So I wanted to learn as much as I could about it, and once I did that, I wanted to make sure I wrote a post that really explained this whole situation and why it matters so much.Not shockingly, that became outrageously long, so I broke it into two parts. — Vernor Vinge What does it feel like to stand here?
So—advances are getting bigger and bigger and happening more and more quickly.
This suggests some pretty intense things about our future, right?
If he went back 12,000 years to 24,000 BC and got a guy and brought him to 12,000 BC, he’d show the guy everything and the guy would be like, “Okay what’s your point who cares.” For the 12,000 BC guy to have the same fun, he’d have to go back over 100,000 years and get someone he could show fire and language to for the first time.
In order for someone to be transported into the future and die from the level of shock they’d experience, they have to go enough years ahead that a “die level of progress,” or a Die Progress Unit (DPU) has been achieved.
This was the same mistake our 1750 guy made when he got someone from 1500 and expected to blow his mind as much as his own was blown going the same distance ahead.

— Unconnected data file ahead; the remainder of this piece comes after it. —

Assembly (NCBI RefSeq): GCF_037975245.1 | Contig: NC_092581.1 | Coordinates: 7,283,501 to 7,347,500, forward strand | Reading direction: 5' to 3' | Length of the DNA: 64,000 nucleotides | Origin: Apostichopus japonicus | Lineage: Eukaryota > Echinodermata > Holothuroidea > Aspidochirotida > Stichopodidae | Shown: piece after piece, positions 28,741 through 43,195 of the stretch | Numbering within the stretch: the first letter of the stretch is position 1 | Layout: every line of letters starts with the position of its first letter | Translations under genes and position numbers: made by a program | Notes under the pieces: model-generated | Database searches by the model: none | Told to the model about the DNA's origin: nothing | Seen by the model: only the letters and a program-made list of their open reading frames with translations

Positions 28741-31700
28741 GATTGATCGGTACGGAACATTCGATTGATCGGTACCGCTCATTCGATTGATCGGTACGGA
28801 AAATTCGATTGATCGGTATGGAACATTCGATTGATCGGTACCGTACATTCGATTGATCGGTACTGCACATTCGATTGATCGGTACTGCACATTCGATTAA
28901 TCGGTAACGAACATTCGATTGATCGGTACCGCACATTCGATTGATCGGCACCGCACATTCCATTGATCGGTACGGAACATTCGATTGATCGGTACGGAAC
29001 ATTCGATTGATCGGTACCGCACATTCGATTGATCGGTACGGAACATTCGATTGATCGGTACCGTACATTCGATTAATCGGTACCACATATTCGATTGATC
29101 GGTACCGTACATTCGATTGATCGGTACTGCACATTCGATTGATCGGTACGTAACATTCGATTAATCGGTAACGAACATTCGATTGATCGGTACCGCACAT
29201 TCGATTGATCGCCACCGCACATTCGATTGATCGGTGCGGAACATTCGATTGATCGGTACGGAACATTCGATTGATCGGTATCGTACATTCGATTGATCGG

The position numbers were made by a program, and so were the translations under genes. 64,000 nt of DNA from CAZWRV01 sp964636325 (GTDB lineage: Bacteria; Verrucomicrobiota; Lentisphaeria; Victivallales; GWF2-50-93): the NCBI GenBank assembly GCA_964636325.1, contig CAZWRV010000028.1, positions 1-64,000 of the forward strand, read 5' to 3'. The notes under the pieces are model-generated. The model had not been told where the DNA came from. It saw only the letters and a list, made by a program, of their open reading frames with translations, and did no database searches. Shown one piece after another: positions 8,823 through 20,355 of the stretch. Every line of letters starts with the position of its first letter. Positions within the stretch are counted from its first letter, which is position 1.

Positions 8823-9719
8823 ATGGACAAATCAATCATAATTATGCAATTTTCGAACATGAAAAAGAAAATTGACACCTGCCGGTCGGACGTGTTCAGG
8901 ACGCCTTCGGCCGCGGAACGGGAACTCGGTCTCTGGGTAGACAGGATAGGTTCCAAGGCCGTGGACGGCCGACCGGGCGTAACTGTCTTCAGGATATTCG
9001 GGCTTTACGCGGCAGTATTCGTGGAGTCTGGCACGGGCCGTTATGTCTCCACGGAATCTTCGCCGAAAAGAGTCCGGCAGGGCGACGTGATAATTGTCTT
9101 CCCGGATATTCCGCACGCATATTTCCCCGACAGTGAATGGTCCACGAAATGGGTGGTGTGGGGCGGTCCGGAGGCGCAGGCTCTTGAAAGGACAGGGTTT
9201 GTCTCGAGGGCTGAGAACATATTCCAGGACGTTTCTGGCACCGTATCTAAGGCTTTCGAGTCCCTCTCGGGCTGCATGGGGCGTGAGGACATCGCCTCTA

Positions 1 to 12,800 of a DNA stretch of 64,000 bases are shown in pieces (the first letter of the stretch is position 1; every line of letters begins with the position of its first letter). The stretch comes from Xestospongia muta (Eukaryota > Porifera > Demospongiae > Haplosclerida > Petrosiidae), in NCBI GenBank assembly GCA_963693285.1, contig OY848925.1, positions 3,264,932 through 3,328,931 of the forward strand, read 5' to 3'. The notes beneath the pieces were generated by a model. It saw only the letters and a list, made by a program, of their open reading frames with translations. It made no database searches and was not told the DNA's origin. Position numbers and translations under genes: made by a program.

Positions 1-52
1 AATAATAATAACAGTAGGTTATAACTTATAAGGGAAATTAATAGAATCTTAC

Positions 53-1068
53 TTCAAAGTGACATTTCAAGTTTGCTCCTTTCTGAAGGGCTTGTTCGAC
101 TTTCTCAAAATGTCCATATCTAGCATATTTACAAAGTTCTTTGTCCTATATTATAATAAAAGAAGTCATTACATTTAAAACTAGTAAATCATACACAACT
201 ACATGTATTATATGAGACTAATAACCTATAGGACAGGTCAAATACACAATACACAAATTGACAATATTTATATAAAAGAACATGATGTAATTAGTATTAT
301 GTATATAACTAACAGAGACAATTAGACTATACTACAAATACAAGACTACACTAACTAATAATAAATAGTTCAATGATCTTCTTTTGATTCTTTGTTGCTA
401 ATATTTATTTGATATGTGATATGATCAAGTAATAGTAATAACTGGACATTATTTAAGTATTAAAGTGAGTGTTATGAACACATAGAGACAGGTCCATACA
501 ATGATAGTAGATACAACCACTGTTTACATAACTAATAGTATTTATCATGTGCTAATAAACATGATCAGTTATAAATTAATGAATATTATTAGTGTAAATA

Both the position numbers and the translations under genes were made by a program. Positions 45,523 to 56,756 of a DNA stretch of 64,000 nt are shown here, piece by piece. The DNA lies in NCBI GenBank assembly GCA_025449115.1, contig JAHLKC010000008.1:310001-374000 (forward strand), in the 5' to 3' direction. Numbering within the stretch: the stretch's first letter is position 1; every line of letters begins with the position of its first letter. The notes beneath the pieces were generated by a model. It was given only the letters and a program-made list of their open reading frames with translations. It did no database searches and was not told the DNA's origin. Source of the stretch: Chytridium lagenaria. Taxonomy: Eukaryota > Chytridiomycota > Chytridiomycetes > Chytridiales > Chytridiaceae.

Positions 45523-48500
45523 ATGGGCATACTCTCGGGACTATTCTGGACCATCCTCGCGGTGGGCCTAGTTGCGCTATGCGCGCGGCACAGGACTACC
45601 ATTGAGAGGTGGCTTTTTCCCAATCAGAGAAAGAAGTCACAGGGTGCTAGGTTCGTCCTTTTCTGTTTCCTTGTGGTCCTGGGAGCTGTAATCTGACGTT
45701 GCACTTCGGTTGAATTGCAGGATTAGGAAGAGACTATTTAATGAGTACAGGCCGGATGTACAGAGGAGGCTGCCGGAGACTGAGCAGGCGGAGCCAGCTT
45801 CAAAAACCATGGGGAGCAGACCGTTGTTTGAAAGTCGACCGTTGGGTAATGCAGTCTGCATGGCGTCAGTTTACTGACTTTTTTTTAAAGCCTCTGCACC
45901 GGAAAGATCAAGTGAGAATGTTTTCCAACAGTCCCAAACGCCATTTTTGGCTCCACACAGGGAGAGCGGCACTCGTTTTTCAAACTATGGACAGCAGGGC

It’s most intuitive for us to think than they’re moving now.It’s impossible for us to understand what it would be like for him to see shiny capsules racing by on a highway, talk to people who had been on the other side of the ocean earlier in the day, watch sports that were being played 1,000 miles away, hear a musical performance that happened 50 years ago, and play with my magical wizard rectangle that he could use to capture a real-life image or record a living moment, generate a map with a paranormal moving blue dot that shows him where he is, look at someone’s face and chat with them even though they’re on the other side of the country, and worlds of other inconceivable sorcery.This is all before you show him the internet or explain things like the International Space Station, the Large Hadron Collider, nuclear weapons, or general relativity.Kurzweil suggests that the progress of the entire 20th century would have been achieved in only 20 years at the rate of advancement in the year 2000—in other words, by 2000, the rate of progress was five times faster than the 20th century’s worth of progress will happen by 2021, in only seven years.A couple decades later, he believes a 20th century’s worth of progress will happen multiple times in the same year, and even later, in less than one month._______________ Imagine taking a time machine back to 1750—a time when the world was in a permanent power outage, long-distance communication meant either yelling loudly or firing a cannon in the air, and all transportation ran on hay.When you get there, you retrieve a dude, bring him to 2015, and then walk him around and watch him react to everything.When we imagine the progress of the next 30 years, we look back to the progress of the previous 30 as an indicator of how much will likely happen.When we think about the extent to which the world will change in the 21st century, we just take the 20th century progress and add it to the year 2000.19th century humanity knew more and had better technology than 15th century humanity, so it’s no surprise that humanity made far more advances in the 19th century than in the 15th century—15th century humanity was no match for 19th century humanity.11 came out in 1985, and “the past” took place in 1955.Fox went back to 1955, he was caught off-guard by the newness of TVs, the prices of soda, the lack of love for shrill electric guitar, and the variation in slang.